Georgia official suggests extra tax for trauma services
Georgia Insurance Commissioner John Oxendine said he is considering the addition of fees on car and other forms of insurance to support trauma care services for car accident victims and others. Speaking at an Atlanta forum on trauma care in Georgia, Oxendine said the state was in desperate need of more trauma care services, and that other proposals to prop up the troubled system have fallen flat. Georgia has only 15 hospitals that specialize in trauma care, and many are losing millions of dollars providing the service. State researchers say 700 people die annually because of Georgia's spotty trauma coverage.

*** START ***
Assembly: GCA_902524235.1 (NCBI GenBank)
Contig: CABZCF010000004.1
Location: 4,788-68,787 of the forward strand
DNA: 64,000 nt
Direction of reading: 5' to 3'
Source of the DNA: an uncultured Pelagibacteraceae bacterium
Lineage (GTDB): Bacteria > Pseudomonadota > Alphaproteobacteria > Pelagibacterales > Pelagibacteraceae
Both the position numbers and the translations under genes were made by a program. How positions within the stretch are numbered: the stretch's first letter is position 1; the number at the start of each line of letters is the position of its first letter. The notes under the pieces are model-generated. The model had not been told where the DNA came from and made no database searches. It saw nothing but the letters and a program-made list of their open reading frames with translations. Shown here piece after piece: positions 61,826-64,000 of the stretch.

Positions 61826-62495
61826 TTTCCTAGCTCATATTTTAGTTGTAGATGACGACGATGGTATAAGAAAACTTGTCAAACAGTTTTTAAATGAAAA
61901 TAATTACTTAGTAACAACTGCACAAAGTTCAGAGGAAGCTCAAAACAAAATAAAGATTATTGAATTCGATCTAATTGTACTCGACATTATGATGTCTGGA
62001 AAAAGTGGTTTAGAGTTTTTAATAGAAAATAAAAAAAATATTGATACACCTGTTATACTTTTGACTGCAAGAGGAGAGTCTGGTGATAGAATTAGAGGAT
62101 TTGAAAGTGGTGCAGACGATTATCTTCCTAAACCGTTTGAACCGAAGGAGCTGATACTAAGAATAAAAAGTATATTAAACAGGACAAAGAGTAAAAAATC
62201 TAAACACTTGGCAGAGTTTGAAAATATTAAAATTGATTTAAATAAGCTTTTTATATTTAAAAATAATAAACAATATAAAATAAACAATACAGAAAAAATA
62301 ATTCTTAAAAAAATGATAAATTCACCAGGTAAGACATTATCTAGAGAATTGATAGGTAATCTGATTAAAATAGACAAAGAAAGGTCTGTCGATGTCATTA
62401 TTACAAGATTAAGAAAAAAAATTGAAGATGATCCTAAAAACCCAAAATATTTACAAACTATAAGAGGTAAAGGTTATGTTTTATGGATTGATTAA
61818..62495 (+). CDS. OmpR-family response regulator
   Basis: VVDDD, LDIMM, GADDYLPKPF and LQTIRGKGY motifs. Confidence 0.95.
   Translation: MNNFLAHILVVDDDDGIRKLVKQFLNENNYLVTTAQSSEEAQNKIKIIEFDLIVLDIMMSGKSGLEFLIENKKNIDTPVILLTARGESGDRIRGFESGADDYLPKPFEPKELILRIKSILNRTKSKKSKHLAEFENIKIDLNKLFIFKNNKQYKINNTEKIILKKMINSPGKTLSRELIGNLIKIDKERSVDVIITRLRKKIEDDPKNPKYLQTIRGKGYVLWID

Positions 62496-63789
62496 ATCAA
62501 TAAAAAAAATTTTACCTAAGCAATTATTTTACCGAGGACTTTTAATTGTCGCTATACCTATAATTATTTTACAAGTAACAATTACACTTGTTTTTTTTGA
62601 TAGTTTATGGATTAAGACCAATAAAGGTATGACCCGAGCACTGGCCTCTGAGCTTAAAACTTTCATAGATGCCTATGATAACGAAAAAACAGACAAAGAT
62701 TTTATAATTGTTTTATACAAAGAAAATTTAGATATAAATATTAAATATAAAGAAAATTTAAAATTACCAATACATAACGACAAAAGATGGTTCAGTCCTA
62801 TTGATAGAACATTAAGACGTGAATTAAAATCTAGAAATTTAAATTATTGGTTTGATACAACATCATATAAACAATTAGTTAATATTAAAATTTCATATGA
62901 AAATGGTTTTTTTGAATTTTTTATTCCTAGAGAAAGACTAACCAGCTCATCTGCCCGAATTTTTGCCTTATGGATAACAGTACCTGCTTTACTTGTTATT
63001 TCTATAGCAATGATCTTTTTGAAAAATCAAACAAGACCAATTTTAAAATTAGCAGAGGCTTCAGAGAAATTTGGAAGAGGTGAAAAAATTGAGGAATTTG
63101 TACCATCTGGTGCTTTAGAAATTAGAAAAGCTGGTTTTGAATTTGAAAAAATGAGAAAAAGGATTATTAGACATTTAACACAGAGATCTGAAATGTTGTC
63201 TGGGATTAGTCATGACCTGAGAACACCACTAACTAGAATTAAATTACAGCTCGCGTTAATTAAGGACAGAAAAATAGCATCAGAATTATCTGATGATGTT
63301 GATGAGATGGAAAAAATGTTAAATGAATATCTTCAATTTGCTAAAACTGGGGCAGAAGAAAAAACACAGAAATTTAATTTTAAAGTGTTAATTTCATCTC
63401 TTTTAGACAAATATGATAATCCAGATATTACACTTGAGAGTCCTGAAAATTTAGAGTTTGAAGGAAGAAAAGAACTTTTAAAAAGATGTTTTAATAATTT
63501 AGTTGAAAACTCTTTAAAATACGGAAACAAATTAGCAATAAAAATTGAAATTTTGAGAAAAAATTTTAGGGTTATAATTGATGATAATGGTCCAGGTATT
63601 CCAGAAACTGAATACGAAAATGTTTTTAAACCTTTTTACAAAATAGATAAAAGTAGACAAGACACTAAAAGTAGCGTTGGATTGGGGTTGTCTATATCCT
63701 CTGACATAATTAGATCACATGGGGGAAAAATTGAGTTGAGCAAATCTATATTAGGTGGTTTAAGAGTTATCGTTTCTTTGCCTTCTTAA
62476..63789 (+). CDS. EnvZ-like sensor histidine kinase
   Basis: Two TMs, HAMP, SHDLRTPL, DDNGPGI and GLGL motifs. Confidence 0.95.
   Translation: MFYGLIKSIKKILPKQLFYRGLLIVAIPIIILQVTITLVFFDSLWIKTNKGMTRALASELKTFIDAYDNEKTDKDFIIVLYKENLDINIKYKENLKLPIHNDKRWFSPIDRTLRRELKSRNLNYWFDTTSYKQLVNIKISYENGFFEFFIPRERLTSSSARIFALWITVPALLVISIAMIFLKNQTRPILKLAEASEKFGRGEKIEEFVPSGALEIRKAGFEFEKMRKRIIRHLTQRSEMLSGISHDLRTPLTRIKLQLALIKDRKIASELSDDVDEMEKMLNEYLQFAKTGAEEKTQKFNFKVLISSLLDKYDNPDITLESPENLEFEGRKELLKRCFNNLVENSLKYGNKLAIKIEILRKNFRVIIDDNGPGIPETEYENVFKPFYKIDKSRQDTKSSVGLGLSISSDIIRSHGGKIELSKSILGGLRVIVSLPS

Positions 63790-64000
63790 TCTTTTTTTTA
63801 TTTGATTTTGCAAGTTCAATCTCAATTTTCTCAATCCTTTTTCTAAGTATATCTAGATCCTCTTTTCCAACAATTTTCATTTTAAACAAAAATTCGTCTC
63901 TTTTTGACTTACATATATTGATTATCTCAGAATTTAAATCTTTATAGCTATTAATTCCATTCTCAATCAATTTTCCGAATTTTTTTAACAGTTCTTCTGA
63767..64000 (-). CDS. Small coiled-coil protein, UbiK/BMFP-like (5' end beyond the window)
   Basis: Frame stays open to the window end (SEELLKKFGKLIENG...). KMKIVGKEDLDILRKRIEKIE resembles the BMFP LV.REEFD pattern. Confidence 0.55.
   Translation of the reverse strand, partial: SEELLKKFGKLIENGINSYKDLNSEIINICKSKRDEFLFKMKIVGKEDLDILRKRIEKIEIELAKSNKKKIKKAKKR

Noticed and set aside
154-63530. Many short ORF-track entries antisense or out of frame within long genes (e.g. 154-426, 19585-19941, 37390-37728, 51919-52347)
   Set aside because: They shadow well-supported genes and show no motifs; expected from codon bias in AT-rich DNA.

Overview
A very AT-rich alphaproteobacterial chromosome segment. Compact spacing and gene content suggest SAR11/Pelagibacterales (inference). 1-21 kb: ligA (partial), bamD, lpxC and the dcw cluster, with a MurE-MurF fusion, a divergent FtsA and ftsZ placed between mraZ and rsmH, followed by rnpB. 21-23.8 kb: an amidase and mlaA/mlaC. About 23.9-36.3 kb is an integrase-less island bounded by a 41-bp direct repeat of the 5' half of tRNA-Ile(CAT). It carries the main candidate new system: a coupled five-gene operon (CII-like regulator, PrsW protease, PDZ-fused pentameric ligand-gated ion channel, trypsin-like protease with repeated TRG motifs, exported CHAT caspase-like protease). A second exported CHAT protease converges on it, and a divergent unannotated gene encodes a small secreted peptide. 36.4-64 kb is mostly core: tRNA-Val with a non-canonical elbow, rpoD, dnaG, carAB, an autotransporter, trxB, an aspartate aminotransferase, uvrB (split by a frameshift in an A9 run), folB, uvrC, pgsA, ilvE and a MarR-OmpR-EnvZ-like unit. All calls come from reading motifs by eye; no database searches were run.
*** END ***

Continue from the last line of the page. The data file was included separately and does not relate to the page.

- CFO Exchange: Smartphones Poised to Disrupt Healthcare, Says Topol
- Consumerism Drives Healthcare Branding, Rebranding Efforts
- PA Ranks See 'Phenomenal Growth,' Lack of Diversity
- 3 Traits Personality Assessments Can't Reveal
- CNO on Hospital Redesign: 'You Can't Over-Communicate'
- How Digital Strategy Shapes Patient Engagement at Boston Children's Hospital
- Antibiotic Overuse a 'Huge Threat' to Patient Safety, Says CDC
- CHS Hacked, 4.5M Patient Records Compromised
- Carondelet to Pay $35M to Settle Fraud Allegations
- Half of All Primary Care, Internal Medicine Jobs Unfilled in 2013